A Medicaid trust can help you qualify for Medicaid while preserving your estate. But they're complicated, and you need to know the kinds of trusts available, and how they work.
Medicaid trusts fall into the general categories of revocable and irrevocable trusts. Most elder lawyers are partial to irrevocable trusts because they can't be changed after they've been created. They're drafted so that income is payable to you — the creator — to use for your living expenses for your life. The principal is inherited by your heirs — it's protected. Any income — pensions or Social Security, for example — goes to the nursing home.
A revocable trust can be changed or rescinded by the person who created it. What's more, the funds that make up the trust are countable assets in determining Medicaid eligibility and therefore of no use in Medicaid planning.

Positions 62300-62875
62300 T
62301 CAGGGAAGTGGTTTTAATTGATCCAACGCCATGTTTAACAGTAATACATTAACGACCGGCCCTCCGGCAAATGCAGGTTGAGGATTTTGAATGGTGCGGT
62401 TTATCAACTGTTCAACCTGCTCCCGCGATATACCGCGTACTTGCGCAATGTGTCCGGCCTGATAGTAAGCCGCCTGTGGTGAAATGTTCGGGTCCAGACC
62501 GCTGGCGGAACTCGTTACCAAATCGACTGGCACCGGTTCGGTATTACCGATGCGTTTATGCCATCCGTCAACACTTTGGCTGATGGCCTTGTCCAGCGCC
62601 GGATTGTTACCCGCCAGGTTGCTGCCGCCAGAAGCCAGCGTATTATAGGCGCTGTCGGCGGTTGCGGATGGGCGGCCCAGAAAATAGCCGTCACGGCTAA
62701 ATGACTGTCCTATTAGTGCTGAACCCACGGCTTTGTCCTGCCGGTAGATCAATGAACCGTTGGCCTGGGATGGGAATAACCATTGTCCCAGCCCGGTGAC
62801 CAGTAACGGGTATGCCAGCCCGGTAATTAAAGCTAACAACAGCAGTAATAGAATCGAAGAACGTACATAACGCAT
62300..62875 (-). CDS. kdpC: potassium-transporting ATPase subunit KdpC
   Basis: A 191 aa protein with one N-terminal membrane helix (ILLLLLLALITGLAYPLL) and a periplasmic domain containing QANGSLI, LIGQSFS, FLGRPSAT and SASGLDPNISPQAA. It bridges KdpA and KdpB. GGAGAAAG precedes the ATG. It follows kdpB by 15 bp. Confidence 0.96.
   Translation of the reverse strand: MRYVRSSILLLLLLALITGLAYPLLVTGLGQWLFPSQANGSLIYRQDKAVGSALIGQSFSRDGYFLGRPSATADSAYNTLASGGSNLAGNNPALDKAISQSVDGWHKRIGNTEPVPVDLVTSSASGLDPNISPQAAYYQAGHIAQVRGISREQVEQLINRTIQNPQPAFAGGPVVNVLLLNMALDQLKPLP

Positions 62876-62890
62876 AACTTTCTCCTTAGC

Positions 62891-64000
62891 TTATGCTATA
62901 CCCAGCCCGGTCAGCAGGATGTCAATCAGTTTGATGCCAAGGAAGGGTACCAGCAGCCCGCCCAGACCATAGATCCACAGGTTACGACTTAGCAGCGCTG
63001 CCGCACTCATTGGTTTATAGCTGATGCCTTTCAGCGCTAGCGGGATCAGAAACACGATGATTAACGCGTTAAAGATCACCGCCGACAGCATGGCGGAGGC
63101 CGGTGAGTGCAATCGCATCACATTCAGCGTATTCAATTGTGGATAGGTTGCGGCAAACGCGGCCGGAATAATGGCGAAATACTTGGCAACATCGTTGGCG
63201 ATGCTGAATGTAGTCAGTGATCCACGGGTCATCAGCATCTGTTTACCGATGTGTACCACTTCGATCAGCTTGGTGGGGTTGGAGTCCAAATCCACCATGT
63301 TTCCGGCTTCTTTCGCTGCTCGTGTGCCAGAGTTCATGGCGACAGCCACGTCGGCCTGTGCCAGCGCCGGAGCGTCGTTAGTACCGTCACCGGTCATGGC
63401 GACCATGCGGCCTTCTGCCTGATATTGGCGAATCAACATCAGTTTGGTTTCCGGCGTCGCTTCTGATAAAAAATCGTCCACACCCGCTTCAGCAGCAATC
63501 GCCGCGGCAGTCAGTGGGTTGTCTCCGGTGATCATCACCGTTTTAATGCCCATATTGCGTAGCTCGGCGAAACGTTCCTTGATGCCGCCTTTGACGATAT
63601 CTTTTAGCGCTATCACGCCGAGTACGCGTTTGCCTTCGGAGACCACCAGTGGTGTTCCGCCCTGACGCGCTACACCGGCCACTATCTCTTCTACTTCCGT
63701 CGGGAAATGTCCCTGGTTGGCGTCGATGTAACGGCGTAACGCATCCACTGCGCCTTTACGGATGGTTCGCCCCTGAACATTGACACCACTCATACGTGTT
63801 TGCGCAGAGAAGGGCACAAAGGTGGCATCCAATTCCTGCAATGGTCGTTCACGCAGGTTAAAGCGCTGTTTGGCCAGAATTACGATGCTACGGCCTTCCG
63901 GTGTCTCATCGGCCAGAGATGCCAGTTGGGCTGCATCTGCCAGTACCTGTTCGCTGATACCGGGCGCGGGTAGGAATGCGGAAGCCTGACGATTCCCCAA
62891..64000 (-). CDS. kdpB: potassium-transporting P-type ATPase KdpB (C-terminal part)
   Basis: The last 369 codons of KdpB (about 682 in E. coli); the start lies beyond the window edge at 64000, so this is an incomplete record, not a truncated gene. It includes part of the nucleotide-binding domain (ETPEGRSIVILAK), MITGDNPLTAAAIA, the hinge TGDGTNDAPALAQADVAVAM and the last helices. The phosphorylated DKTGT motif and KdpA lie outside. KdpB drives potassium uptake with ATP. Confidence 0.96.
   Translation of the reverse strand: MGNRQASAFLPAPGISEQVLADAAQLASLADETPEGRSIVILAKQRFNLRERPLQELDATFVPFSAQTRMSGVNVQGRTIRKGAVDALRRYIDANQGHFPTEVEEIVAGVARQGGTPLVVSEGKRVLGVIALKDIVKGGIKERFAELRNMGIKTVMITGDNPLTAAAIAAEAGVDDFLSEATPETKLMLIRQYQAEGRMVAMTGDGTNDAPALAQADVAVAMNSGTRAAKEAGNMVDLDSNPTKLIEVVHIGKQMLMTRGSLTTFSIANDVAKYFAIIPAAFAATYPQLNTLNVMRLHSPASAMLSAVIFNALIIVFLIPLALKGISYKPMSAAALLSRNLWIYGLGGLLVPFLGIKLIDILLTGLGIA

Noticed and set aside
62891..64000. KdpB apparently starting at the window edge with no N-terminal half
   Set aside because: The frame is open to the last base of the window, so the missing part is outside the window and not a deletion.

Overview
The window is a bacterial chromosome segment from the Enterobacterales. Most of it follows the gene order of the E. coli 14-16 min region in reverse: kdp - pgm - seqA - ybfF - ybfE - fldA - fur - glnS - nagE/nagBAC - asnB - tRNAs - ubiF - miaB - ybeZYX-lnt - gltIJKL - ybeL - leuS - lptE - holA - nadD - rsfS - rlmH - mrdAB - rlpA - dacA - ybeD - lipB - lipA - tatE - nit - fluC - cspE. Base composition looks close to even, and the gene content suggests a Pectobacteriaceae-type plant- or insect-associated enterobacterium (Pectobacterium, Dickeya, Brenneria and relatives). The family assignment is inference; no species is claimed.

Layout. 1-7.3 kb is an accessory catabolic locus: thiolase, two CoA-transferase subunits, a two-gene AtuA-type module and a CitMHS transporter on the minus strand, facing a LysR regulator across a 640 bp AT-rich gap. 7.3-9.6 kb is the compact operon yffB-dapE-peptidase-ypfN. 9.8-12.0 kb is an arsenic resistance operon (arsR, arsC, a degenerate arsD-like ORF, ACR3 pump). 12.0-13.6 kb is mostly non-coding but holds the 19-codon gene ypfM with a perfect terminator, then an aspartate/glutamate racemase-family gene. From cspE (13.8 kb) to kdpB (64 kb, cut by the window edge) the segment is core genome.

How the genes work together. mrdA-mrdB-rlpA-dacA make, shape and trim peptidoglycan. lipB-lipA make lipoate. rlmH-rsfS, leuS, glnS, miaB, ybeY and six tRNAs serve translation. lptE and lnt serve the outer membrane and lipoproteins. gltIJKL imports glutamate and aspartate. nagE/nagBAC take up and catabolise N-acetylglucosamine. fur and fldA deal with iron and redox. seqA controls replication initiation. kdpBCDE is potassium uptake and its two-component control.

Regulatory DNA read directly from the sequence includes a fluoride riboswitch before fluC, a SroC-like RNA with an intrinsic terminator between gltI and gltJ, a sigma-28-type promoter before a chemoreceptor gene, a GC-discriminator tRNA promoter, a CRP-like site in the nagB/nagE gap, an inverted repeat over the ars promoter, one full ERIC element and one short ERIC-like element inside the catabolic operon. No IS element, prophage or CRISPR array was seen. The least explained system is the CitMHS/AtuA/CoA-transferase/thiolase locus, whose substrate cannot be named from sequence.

There's a five-year look-back period after which trust assets are exempt from being applied toward long-term care. You cannot have recently transferred assets so that you move into a nursing home on Monday, give all your money to your children Tuesday and qualify for Medicaid on Wednesday.
Among types of Medicaid trusts that serve as devices for protecting assets are:
Trusts are useful but complicated instruments that can help you with long-term money management issues. Give us a call and we'll help you decide whether a trust is right for you, and how we can work together to set one up.
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